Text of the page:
Rhaysa Ruas’s contribution, ‘Covid-19 and Resistance in Brazil: Life-Making, Memory, and Challenges in Seeding an Alternative Future’, is a highlight of the collection. Ruas focuses on the situation in Brazil during the outbreak of Covid-19. Bolsonaro famously denied the reality of the virus leading to inaction that caused the deaths of over 50 thousand people (as of 2020), the most effected being the black population of the favelas. Raus describes in a nuanced way the ‘resistance through solidarity for survival’ (43) activism of the youth of the favelas. A particularly important and largely neglected stance brought out by the article is the importance of combining demands for increased protection against the virus while maintaining opposition to increases in the repressive apparatus of the state which will be employed in a discriminatory way.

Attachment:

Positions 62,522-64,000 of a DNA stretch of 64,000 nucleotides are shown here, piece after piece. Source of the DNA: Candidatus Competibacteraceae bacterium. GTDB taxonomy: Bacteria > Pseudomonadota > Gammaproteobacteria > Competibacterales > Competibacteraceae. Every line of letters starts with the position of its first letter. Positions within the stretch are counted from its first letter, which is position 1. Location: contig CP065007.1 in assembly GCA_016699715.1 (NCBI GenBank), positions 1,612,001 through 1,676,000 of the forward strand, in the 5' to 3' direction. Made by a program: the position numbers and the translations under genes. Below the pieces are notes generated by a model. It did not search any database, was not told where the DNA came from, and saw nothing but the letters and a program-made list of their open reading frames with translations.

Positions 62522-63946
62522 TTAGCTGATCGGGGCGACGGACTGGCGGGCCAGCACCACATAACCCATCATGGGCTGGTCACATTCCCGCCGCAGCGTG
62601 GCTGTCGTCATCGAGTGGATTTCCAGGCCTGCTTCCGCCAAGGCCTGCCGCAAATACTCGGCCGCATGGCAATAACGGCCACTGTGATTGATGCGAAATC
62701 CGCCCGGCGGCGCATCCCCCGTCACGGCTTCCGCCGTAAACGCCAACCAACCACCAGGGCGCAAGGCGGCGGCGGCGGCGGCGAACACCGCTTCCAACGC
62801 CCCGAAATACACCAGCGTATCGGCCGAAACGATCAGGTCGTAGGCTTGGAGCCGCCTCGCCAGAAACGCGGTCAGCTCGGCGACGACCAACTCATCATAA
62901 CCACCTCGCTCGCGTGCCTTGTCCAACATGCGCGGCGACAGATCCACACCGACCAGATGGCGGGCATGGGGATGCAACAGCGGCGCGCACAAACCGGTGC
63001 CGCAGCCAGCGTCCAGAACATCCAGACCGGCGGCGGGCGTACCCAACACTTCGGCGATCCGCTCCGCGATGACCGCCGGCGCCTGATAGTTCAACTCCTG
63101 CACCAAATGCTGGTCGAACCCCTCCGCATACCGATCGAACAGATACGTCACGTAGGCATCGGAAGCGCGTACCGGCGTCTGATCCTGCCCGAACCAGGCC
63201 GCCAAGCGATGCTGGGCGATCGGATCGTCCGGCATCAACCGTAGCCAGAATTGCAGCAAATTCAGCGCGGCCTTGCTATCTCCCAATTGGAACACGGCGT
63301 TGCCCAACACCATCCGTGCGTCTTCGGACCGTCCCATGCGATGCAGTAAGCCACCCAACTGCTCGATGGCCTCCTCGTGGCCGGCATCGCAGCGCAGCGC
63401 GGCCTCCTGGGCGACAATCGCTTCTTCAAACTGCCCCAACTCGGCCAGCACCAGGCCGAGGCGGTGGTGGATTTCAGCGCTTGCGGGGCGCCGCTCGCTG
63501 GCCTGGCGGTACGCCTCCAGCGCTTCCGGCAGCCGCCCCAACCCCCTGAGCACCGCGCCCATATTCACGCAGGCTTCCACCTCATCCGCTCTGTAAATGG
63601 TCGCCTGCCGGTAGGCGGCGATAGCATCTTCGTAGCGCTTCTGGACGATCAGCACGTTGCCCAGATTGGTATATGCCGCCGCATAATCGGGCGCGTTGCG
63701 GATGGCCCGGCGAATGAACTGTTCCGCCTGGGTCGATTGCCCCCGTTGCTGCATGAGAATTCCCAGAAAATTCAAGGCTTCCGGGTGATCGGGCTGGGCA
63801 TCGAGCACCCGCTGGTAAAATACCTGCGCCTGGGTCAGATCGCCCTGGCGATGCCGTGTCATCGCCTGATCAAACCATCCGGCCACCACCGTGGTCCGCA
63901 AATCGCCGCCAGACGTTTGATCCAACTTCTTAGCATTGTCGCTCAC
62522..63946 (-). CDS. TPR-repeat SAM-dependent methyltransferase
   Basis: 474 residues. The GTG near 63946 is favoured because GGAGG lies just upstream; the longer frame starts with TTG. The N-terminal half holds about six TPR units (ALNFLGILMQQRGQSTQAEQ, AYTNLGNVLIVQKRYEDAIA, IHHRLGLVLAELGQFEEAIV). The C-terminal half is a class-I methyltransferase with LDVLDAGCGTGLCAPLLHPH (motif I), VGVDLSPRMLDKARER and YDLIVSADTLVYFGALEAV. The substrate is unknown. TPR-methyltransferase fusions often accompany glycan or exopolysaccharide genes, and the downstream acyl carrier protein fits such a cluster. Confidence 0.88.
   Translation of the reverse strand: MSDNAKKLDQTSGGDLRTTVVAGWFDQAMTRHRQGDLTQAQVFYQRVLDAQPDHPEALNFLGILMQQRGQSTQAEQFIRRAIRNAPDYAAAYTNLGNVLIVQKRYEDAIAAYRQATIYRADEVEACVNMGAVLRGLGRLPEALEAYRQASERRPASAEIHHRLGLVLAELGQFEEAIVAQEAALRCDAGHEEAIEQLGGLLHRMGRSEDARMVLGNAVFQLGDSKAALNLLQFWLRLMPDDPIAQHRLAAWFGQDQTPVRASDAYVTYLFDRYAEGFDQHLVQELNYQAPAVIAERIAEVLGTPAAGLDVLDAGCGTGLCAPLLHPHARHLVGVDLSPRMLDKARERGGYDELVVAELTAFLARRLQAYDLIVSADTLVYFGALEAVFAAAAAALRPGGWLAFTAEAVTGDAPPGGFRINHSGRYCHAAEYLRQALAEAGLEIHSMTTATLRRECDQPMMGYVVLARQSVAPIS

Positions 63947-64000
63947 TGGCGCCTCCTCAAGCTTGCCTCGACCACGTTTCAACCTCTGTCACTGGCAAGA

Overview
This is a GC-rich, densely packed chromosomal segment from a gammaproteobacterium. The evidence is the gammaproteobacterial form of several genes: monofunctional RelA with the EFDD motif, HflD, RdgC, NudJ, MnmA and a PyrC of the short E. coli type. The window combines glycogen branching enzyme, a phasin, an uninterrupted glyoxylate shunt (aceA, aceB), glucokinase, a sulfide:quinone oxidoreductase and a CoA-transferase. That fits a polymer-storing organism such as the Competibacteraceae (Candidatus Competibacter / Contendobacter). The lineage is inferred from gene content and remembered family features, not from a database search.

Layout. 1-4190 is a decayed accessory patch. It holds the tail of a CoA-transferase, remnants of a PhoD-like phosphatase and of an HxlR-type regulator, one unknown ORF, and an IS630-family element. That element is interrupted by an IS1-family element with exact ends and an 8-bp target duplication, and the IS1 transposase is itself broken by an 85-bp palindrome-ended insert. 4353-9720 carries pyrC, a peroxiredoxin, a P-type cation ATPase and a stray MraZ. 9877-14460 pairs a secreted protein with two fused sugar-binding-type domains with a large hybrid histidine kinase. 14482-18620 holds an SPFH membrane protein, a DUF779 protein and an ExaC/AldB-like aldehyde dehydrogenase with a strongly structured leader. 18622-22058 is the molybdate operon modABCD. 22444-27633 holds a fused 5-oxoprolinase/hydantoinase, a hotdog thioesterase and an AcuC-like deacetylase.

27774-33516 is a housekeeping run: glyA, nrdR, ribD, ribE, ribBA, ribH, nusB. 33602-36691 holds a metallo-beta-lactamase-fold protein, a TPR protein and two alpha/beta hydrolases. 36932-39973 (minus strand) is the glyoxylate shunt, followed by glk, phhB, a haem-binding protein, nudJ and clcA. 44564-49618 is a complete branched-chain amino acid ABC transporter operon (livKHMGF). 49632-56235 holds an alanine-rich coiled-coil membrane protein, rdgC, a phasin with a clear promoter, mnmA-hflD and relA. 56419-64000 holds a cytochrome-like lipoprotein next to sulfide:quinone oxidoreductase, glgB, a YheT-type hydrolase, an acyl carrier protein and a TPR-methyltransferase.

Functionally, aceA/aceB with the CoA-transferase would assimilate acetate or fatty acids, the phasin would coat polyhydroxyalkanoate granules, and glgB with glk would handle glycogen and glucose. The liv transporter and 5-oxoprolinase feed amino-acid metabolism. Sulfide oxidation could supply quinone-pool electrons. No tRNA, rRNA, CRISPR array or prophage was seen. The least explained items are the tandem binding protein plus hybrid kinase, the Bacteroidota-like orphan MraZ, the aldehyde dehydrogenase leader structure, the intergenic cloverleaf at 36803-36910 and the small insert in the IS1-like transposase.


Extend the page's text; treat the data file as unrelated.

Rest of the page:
Heather A. Brown’s ‘Ecology and Life in the pandemic: Capital’s Treadmill of Growth and Destruction’, the author of Marx on Gender and the Family: A critical study, discusses the relative merits of recent thinking on climate change. The idea of the ‘Anthropocene’ whereby human interaction with the environment has had such an impact as to warrant a new defined era in environmental history is criticised for positing ‘abstract human beings outside of any particular mode of production’ (71). Jason Moore’s notion of a ‘Capitalocene’ is better received, although he is described as fusing together nature and culture, blurring two distinct concepts. Reforms such as the New Green Deal are described as positive in the short term, however, they do not challenge capitalism’s destructive drive from profit in total. Therefore, they will ultimately not provide the solutions we need to protect the planet and humanity’s survival. More could be said on how this analysis informs tactical debates within the various climate justice movements such as the Britain based Extinction Rebellion (XR).